A computer glitch in the government portal of Spain caused thousands of applications for citizenship by Sephardic Jews to be reported approved even though they are still pending.
The Spanish Foreign Ministry reported the error in a statement Friday.
Under a law passed in Spain in 2015, descendants of Sephardic Jews may become citizens if their application is approved for lineage by the umbrella group of Spanish Jewish communities and the Justice Ministry.
“A technical error occurred in the Justice Ministry’s platform that registers the status of applications made by potential beneficiaries” of the law, the statement said. It added that “no new citizenship was granted” this month.
Approved applicants will be contacted by the consulate processing their application, the statement also said.
In discussion on Facebook groups about the law, applicants from various countries reported seeing their country of origin changed to Afghanistan — the first in the alphabetical list of the world’s countries.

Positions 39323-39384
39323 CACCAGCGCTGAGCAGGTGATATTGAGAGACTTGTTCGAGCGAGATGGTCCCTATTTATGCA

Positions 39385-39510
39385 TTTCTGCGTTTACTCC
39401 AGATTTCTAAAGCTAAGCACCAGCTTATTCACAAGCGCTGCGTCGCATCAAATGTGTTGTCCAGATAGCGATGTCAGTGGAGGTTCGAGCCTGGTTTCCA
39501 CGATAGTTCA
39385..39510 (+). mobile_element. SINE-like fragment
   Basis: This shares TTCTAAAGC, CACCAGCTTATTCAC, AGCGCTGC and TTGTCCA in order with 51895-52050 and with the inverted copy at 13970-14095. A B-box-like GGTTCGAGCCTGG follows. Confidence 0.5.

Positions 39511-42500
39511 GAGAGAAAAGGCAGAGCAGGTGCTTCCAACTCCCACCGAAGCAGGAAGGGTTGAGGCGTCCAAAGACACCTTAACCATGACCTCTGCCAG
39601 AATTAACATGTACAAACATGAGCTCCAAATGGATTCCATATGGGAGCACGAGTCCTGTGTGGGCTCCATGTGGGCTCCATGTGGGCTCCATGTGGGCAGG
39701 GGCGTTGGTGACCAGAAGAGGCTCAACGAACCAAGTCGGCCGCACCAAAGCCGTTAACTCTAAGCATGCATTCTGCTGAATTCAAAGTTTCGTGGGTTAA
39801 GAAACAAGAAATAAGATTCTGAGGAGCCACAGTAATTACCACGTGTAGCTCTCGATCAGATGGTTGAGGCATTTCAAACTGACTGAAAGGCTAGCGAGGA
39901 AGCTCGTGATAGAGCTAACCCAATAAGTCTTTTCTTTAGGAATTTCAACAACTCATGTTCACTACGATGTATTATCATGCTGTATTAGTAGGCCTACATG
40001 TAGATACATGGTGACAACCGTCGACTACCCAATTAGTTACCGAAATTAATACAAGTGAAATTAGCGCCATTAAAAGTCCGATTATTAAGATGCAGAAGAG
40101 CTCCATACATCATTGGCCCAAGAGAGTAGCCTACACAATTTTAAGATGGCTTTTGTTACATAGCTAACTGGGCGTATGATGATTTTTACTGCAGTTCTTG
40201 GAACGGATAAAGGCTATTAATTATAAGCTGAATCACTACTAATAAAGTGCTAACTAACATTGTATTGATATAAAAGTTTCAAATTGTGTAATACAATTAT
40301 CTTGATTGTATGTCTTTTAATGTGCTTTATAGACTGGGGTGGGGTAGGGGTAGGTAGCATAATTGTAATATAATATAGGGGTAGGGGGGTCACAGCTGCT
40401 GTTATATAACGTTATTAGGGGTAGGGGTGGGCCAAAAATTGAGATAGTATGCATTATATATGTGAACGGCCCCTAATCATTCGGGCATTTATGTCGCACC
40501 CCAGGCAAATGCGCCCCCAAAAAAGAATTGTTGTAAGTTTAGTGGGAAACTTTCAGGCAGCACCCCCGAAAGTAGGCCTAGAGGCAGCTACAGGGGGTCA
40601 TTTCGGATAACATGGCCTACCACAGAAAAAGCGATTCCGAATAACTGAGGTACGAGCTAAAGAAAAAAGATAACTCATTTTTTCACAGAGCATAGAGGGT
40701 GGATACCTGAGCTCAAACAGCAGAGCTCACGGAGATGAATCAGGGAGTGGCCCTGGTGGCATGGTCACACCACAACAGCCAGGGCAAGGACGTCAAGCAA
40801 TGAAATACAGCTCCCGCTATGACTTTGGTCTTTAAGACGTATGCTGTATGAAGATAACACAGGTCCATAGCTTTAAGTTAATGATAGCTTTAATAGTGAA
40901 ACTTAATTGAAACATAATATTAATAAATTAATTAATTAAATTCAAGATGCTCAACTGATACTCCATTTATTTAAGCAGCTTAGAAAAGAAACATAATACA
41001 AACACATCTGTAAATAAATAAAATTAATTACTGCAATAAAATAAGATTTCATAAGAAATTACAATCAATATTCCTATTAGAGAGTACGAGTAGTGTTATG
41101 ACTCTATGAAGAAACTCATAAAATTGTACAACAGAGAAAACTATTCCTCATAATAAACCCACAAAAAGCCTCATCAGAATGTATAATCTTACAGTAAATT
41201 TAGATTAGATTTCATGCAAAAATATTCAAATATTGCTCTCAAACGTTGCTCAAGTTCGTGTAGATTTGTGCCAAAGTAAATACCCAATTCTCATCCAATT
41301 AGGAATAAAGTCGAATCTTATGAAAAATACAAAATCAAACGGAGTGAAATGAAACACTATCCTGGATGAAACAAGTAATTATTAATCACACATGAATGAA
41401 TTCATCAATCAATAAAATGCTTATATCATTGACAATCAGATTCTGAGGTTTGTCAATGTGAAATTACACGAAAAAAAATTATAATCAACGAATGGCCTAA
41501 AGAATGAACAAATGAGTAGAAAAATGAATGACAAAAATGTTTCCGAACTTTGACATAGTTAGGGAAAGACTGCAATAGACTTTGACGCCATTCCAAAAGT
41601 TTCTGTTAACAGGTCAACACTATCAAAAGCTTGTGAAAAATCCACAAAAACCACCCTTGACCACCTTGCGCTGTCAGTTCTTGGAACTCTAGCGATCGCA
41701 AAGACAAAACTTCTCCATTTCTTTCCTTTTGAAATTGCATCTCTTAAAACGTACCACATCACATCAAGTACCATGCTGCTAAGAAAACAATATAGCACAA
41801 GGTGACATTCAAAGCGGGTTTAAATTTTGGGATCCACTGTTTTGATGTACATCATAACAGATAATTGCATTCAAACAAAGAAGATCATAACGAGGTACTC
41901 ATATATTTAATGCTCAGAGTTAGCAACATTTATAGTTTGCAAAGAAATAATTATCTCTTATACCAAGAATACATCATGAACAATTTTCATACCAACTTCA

Since the law went into effect, Spain has naturalized at least 8,300 applicants, with many more applications awaiting processing.
Portugal, which passed its law of return for descendants of Sephardic Jews shortly before Spain, has naturalized about 10,000 applicants.
The application window in the Spanish law expires next month. The Portuguese law is open ended.
Both governments said the legislation was to atone for the Inquisition, a wave of persecution that began in 1492.